SM: That’s a bit unusual and er.
MJ: Yes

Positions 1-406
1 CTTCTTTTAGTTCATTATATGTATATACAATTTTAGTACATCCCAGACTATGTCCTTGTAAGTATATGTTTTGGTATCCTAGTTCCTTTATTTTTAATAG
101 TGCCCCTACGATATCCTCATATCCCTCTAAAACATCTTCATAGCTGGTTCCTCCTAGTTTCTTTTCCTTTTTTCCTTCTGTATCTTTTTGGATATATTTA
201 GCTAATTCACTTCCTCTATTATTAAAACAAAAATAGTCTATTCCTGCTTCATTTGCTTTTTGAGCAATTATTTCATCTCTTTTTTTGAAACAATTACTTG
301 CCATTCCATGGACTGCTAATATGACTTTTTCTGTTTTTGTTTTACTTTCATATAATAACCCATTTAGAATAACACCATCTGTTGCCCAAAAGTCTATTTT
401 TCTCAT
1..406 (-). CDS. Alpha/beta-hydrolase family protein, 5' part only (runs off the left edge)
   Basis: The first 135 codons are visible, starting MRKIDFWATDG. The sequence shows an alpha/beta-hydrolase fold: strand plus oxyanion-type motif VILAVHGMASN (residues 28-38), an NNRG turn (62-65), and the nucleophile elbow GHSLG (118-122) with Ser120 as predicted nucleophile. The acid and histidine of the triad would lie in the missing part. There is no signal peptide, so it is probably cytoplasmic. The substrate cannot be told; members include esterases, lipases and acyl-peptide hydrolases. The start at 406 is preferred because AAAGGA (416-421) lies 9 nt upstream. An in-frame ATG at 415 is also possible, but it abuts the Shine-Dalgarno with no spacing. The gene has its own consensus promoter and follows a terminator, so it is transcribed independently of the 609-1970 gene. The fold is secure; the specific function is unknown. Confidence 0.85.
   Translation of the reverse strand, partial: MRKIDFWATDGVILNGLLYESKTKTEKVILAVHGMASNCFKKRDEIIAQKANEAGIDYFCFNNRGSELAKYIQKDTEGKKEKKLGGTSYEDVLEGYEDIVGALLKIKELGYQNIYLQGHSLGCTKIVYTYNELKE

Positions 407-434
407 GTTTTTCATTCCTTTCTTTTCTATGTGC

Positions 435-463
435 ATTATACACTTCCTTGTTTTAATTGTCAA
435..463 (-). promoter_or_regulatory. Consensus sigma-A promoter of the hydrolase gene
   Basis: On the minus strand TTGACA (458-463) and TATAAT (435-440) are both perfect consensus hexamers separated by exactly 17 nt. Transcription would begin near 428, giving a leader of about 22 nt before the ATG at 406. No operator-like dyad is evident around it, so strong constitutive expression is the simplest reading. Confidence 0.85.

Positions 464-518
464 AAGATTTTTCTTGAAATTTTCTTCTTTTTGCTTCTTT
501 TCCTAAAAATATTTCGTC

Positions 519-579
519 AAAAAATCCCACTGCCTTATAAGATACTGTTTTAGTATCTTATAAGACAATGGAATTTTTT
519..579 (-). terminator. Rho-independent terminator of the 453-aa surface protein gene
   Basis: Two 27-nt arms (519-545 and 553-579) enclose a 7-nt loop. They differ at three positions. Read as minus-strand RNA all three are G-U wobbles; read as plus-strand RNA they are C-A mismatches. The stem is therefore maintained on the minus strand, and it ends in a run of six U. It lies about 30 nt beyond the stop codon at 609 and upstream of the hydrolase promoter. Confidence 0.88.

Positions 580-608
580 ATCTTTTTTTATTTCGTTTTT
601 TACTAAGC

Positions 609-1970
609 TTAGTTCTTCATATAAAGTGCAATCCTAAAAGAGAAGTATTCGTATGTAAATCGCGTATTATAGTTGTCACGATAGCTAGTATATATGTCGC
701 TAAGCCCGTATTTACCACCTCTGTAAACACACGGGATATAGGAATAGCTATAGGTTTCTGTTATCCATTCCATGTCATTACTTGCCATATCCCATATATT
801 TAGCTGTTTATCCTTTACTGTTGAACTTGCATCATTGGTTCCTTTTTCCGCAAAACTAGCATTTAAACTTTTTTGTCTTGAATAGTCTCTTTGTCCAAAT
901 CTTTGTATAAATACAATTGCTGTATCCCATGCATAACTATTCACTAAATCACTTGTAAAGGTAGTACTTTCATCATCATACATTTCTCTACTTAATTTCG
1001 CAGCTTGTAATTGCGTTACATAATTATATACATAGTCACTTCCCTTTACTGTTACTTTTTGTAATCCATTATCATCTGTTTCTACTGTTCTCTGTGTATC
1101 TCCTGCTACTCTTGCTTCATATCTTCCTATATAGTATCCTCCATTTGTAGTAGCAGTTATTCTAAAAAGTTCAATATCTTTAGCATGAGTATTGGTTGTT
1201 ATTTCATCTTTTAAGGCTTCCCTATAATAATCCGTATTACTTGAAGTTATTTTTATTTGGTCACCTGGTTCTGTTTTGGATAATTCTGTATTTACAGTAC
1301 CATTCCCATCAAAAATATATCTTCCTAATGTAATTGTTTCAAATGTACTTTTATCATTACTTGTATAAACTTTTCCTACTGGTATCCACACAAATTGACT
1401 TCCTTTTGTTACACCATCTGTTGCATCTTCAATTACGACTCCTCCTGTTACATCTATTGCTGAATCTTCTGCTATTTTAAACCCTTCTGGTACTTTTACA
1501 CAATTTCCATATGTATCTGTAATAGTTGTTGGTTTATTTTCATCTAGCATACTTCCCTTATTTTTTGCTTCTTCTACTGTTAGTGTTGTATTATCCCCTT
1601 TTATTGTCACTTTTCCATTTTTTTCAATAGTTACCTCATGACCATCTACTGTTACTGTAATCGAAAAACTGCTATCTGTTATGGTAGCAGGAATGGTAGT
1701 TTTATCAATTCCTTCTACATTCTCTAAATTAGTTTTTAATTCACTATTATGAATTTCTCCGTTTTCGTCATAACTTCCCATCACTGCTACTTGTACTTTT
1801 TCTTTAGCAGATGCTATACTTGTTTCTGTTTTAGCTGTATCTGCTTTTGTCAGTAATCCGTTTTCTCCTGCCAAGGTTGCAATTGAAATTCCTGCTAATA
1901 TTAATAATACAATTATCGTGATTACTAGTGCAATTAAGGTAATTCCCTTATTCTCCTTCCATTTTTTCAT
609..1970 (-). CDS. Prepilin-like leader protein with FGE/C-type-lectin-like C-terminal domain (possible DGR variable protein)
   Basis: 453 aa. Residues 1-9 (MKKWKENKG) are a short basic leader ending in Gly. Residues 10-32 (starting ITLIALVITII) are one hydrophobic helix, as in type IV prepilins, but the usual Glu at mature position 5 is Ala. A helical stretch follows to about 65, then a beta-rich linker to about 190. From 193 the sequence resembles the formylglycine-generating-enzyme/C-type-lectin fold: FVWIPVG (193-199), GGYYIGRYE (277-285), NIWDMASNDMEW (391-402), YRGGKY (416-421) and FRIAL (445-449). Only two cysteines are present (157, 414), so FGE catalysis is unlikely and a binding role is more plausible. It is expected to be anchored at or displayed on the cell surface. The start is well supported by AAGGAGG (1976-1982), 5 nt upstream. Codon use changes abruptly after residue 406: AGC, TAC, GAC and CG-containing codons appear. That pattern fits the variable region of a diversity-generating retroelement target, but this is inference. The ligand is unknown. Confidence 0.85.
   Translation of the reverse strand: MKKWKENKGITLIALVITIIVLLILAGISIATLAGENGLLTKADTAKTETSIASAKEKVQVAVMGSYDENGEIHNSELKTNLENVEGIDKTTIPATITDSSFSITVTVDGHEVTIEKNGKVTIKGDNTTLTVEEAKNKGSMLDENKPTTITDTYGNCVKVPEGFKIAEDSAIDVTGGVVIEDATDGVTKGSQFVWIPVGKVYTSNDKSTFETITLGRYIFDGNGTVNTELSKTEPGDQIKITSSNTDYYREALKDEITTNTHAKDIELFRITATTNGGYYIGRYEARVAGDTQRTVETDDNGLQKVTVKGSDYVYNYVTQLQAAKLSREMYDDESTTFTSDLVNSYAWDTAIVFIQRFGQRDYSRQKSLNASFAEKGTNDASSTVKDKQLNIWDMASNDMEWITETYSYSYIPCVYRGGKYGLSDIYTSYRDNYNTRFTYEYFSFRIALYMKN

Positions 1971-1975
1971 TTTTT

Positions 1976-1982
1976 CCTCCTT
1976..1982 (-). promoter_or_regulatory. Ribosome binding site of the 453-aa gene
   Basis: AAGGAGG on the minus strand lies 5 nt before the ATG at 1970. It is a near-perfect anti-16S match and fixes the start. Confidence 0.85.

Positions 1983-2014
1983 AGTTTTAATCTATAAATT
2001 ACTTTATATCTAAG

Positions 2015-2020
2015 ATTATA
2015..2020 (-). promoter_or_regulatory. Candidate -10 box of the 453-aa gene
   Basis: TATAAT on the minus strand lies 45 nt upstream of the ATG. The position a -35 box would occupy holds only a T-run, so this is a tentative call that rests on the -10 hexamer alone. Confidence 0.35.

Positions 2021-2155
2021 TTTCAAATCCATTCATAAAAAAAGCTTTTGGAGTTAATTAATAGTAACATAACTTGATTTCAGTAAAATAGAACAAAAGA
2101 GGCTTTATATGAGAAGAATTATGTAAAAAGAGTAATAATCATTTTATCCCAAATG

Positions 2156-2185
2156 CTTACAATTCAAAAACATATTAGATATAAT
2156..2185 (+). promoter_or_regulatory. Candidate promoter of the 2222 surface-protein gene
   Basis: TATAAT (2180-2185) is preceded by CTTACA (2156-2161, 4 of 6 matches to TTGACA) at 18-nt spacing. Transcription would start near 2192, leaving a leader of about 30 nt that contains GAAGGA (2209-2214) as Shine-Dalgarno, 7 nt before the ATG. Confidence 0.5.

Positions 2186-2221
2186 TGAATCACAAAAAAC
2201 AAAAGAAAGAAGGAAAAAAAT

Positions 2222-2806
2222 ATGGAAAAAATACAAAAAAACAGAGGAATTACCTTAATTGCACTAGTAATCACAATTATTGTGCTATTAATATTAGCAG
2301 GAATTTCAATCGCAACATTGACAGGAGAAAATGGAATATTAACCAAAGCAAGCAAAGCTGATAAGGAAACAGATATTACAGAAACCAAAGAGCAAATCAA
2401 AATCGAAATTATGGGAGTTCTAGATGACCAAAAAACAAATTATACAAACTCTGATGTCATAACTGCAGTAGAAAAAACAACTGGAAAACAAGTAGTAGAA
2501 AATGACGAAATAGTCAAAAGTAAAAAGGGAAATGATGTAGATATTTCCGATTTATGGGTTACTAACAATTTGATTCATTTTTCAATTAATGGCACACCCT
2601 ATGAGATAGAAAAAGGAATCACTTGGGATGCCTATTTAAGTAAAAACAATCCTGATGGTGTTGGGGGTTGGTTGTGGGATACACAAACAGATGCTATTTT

SM: That was, we were halfway through a tour when we did that, but it’s just something that came to mind. I think er the first time we ever went out we got hit, I’m going backwards now. When you got the you’d finished your full training, ‘cos we did some further training after we got posted to a squadron and er we thought well we’d only done about nine and a half hours flying on a Lancaster, we did our ITW that’s interesting our heavy conversion[?} rather on Halifaxes, which wasn’t very good for me because I’d been trained to go on Lancs’ so I had to learn about Halifax a bit quick we did about sixty seven hours flying on heavy conversion unit[?} and then we went to Lancaster Finishing School and we went to Elsham we’d only nine and half hours flying on the Lancaster which wasn’t very much was it? We found out when we got there the reason was though because we’d, know you know what H2S is now the down [?] scanning radar and not all squadrons had it. The reason we went to the squadron was we were nearly there for nearly a fortnight before we did any operations because we’d never seen this apparatus before and the bomb aimer was the set operator so he had to learn all about the H2S and then we had to go on cross country flights using it to get the hang of it and get used to it so we were a fortnight really before we did any operations and of course we eventually we were ready [laughs], and that was I think it was the 14th October 1944, and er, the first, did I had already mentioned when we got, no I haven’t, um, so no I was going to say we got hit on our first trip didn’t I. We went our first trip was to Duisburg and er over the target we were going lined up you got, once your bomb aimer has taken over you can’t diverge you have to do what he says, he’ll say ‘left, left, steady’ and ‘right, right, steady’ and then when you dropped your bombs you also drop a photo flash and you take a photograph, well of course the photograph doesn’t want to happen until the bombs have hit the ground does it, so you going along straight and level over there you’re being shot at but you can’t do anything about it because you have got to keep straight and level and er then a light comes on on the dashboard telling you that the photographs been taken, and then you can open the throttle, put the nose down and get the hell out of it [laughs], and while we was over Duisburg I was also we used to have another job had to do was throwing bundles of Window, you know strips of silver paper, there was a chute in the nose of the aircraft and this stuff came in bundles with a bit of string looped through a brown paper wrapper, pull the string, tore the wrapper and you put it out the chute and it scattered all over and it caused blips on the radar which they couldn’t pick out the aircraft from the rubbish if you like, and I was down in the, down in the nose doing that, and of course er this pilot shouts out he said ‘come and look at this engine’, and I scrambled up and there were flames coming up out of the side of the end [?] port engine, and you remember to do your drill, the first thing you do is shut the fuel off, close the throttle, wait while the engine slows down then you know what I mean by feathering it, you know what I mean by feathering it , but if you don’t feather it the windmill will keep turning, so you have to turn the blades of the air screw so that the edge on to the wind so it’s stop turning and then and only then you can fire, fire extinguishers in the engine cowling, there’s two extinguishers in each engine fastened on the back plate and er you just press a button and er ‘cos there was flames coming out of the engine but we didn’t know what it was at the time and it went out, but we discovered afterwards if it had been petrol it probably wouldn’t have gone out, but a piece of shrapnel had gone through the side of the engine, smashed a hole the size of my palm in the engine casting and of course the oil spilled out and got on the red hot manifold [?] it was the oil that was burning fortunately for us not petrol, so that was our first time out we came back on three engines [laughs]. Just by way of introduction. Switch it off a minute. - Is it ready?